The 2017 Purdue Soybean Showcase was held yesterday at the Beck Agricultural Center in West Lafayette, and Purdue and the Indiana Soybean Alliance showcased research that farmers help support with soybean checkoff dollars.
Dr. Marshall Martin, director of the Purdue Soybean Center said one of the focuses was on the importance of canopy closure on the soybean plant.
“That’s one thing we can measure with our drones,” he explained. “We can measure, say you had 30-inch rows from planting date as you move towards the harvest date, how does the canopy close, and what’s the relation between the photosynthetic activity and the amount of leaf surface that’s converting the energy of the sun and the nutrients in the soil into pod development and eventually the soybeans the farmer wants to sell. We’re finding there are certain correlation relationships between canopy closure and those final yields. That’s important in earlier selection of varieties and speeding up the process of breeding and bringing new varieties and new technology to the farmer.”
Many different soybean production and supply and demand topics were covered since the soybean center research touches so many areas.
“We’re trying to give an overview of the whole supply-demand spectrum of soybean production processing and use and the various kinds of research that we are conducting to enhance as best we can, new uses, new demand, as well as improvement of productivity, disease resistance and new attributes or traits like the high oleic soybean oil.”
And Martin was excited to show attendees the work being done at the automated phenotyping center, the Indiana Corn and Soybean Innovation Center.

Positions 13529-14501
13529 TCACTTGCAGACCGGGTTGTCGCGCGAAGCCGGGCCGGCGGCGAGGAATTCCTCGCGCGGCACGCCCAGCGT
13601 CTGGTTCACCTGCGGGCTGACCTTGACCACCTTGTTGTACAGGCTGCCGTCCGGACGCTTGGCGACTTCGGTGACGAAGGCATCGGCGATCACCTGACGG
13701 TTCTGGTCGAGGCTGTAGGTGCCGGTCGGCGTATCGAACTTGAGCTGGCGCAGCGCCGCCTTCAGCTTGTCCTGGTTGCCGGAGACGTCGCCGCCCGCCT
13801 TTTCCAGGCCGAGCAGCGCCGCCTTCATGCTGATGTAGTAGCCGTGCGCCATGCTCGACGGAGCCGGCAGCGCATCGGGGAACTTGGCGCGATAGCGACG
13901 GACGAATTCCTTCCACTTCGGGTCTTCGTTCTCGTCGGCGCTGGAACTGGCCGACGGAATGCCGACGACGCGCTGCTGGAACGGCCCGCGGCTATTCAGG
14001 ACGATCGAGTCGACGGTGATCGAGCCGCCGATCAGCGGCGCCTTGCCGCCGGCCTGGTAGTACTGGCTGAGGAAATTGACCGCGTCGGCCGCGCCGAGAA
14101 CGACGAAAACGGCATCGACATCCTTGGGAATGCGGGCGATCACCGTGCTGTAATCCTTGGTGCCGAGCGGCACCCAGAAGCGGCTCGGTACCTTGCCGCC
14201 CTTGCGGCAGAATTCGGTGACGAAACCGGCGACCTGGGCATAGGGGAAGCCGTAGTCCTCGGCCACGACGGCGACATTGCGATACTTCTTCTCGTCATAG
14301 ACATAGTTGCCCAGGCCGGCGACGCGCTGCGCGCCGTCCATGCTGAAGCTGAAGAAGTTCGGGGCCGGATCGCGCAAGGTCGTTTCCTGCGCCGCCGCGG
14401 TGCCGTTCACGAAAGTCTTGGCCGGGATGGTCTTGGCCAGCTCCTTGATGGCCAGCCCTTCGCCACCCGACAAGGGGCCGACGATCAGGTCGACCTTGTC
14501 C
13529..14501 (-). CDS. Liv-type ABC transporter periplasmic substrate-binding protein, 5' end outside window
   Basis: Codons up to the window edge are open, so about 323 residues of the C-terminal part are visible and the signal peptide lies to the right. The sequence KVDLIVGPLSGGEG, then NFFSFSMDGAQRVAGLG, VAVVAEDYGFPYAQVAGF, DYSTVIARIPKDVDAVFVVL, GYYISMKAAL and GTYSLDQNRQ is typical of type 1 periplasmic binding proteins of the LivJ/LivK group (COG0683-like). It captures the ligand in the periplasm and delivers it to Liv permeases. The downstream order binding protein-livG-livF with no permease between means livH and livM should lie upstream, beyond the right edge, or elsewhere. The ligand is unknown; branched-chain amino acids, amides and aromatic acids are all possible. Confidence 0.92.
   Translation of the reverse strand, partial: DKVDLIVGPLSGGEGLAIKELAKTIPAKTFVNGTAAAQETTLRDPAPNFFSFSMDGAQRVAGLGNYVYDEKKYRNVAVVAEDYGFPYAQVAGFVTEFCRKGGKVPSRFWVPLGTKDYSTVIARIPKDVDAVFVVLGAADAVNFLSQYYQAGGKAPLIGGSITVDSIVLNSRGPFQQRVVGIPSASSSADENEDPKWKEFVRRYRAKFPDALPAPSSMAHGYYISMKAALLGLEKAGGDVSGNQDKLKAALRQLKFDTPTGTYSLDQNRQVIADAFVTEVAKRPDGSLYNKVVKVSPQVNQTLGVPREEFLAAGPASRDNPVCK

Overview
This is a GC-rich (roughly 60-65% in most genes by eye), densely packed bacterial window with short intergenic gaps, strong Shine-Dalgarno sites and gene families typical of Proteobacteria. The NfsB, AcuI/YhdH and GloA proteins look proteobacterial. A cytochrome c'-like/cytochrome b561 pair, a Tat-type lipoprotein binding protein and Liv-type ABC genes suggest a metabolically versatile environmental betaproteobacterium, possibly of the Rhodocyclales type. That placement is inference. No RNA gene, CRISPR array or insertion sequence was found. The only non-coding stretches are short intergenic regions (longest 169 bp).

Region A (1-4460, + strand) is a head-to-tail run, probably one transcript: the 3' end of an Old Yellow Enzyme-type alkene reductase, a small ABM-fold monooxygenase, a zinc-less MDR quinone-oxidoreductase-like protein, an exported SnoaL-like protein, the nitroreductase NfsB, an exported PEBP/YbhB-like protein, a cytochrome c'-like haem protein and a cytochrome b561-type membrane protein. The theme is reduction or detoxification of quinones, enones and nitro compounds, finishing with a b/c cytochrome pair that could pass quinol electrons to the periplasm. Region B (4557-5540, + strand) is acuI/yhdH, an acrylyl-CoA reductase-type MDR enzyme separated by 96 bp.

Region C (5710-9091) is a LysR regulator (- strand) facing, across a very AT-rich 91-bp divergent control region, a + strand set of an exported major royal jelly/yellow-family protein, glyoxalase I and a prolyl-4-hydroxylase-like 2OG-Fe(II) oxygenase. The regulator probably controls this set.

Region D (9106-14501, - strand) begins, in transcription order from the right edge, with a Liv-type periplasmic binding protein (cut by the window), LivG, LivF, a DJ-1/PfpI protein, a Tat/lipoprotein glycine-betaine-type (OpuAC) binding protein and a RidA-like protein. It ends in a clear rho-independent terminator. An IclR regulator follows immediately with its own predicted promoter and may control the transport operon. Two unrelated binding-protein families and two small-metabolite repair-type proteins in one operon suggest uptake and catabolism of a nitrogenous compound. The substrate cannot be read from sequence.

“We’re one of the few places in the world doing this kind of thing and have it integrated so well with our traditional breeding, but we’ve brought in the aviation department to help in the area of the drones. We’ve brought in the electrical engineering people to develop the hyperspectral analysis and all of these really sophisticated cameras that are helping us manage massive amounts of data. We’re talking terabytes of data. That’s like counting the sand on the beach.
The annual showcase alternates between corn and soybeans.
Aly Wells, director of Production and Environment, Indiana Soybean Alliance added, “The Indiana Soybean Alliance remains focused on supporting on-farm research and tools that help soybean farmers maximize their farms’ performance while also being good stewards of the land. We always appreciate seeing the progress that is being made.”
The mission of the Purdue Soybean Center is to address emerging global challenges throughout the soybean value chain using innovative multidisciplinary approaches with collaboration between industry, government, non-profits, and academic institutions.